Facts About Salt and Hypertension in the United States
High blood pressure (also known as hypertension) is associated with three leading causes of death, cardiovascular disease, stroke, and kidney disease. Hypertension is extremely prevalent around the world. About half of adults (45%) with uncontrolled hypertension have a blood pressure of 140/90 mm Hg or higher. This includes 37 million U.S. adults. In 2017, the American College of Cardiology and the American Heart Association published new guidelines for hypertension management and defined high hypertension as blood pressure at or above 130/80 mm Hg. Stage 2 hypertension is defined as blood pressure at or above 140/90 mm Hg. One notorious contributor to hypertension is excessive dietary salt intake.
|Blood Pressure Category||Systolic Blood Pressure||Diastolic Blood Pressure|
|Normal||<120 mm Hg||and||<80 mm Hg|
|Elevated||120-129 mm Hg||and||<80 mm Hg|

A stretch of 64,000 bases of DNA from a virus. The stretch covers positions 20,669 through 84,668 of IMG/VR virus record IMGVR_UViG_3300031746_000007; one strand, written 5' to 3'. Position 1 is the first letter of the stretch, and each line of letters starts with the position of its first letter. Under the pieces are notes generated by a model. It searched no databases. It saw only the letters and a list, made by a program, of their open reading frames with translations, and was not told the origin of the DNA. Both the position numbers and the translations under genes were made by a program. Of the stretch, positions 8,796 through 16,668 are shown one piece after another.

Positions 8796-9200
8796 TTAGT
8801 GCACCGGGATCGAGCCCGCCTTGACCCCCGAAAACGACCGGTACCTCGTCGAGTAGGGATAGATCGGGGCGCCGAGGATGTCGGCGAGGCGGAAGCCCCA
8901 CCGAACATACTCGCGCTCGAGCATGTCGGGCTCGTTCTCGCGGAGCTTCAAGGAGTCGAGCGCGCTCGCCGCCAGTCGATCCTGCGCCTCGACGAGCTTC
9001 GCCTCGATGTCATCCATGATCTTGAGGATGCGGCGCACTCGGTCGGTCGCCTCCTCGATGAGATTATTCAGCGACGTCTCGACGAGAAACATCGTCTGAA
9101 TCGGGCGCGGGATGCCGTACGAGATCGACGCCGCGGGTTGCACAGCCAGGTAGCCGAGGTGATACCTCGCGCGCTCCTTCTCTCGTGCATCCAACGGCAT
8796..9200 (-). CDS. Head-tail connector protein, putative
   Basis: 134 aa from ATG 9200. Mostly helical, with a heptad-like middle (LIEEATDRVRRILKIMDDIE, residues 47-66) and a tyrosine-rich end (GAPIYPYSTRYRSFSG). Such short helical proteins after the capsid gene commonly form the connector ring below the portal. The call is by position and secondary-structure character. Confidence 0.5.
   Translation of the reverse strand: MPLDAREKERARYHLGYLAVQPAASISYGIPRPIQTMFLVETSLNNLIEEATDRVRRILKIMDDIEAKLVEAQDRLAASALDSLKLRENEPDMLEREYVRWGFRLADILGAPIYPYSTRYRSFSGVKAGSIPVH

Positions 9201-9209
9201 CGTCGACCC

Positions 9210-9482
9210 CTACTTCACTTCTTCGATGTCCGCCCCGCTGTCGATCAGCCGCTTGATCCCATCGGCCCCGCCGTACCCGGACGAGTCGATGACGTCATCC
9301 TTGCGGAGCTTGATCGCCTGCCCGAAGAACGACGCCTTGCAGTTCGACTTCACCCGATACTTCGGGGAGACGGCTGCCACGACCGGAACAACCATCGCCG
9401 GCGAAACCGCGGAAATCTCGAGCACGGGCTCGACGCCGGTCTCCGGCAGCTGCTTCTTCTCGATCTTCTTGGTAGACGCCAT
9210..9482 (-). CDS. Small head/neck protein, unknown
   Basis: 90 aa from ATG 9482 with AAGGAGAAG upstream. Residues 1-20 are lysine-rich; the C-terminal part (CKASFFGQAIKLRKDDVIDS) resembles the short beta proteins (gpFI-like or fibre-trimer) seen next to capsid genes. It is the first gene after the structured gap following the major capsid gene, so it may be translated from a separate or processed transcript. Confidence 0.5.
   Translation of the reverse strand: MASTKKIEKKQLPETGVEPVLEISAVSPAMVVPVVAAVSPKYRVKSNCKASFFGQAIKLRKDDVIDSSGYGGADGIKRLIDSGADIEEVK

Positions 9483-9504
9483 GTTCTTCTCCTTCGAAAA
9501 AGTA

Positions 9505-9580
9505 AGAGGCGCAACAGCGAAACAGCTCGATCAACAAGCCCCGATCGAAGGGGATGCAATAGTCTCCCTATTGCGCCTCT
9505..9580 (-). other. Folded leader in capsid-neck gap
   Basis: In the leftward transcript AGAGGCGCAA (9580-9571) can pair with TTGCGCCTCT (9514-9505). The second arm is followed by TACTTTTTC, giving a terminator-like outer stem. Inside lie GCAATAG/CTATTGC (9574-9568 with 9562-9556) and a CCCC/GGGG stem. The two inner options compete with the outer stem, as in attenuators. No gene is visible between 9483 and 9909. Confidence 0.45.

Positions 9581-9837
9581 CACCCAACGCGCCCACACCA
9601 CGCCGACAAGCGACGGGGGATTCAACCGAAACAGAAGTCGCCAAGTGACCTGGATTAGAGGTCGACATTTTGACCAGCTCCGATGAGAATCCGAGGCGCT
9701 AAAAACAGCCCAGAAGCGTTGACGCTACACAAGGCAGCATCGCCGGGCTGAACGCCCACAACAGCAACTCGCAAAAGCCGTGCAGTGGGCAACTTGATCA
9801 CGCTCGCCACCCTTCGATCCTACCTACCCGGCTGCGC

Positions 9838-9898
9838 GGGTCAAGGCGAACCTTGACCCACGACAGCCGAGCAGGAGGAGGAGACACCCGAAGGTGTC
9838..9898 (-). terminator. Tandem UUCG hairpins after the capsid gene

|Stage 1||130-139 mm Hg||or||80-89 mm Hg|
|Stage 2||≥140 mm Hg||or||≥90 mm Hg|
Salt and Hypertension
Salt is perhaps the most popular flavoring added to food. Unfortunately, there is a downside. Too much salt can lead to fluid retention and worsen hypertension. How much is too much? Well, we need salt. We need about 500 mg per day. Americans consume much, much more than that. We take in on average closer to 3,500 mg, more than 7 times what is necessary. The Dietary Guidelines for Americans by the FDA advises we stick to a diet of fewer than 2,300 mg per day (about one teaspoon).
Salt is ubiquitous and added to all sorts of foods you consume on a daily basis. Moreover, the is often a salt shaker around to add even more. If you already have hypertension you are at risk for extra salt worsening your hypertension. So, when you can help it, skip the salt! Learn more about High blood pressure.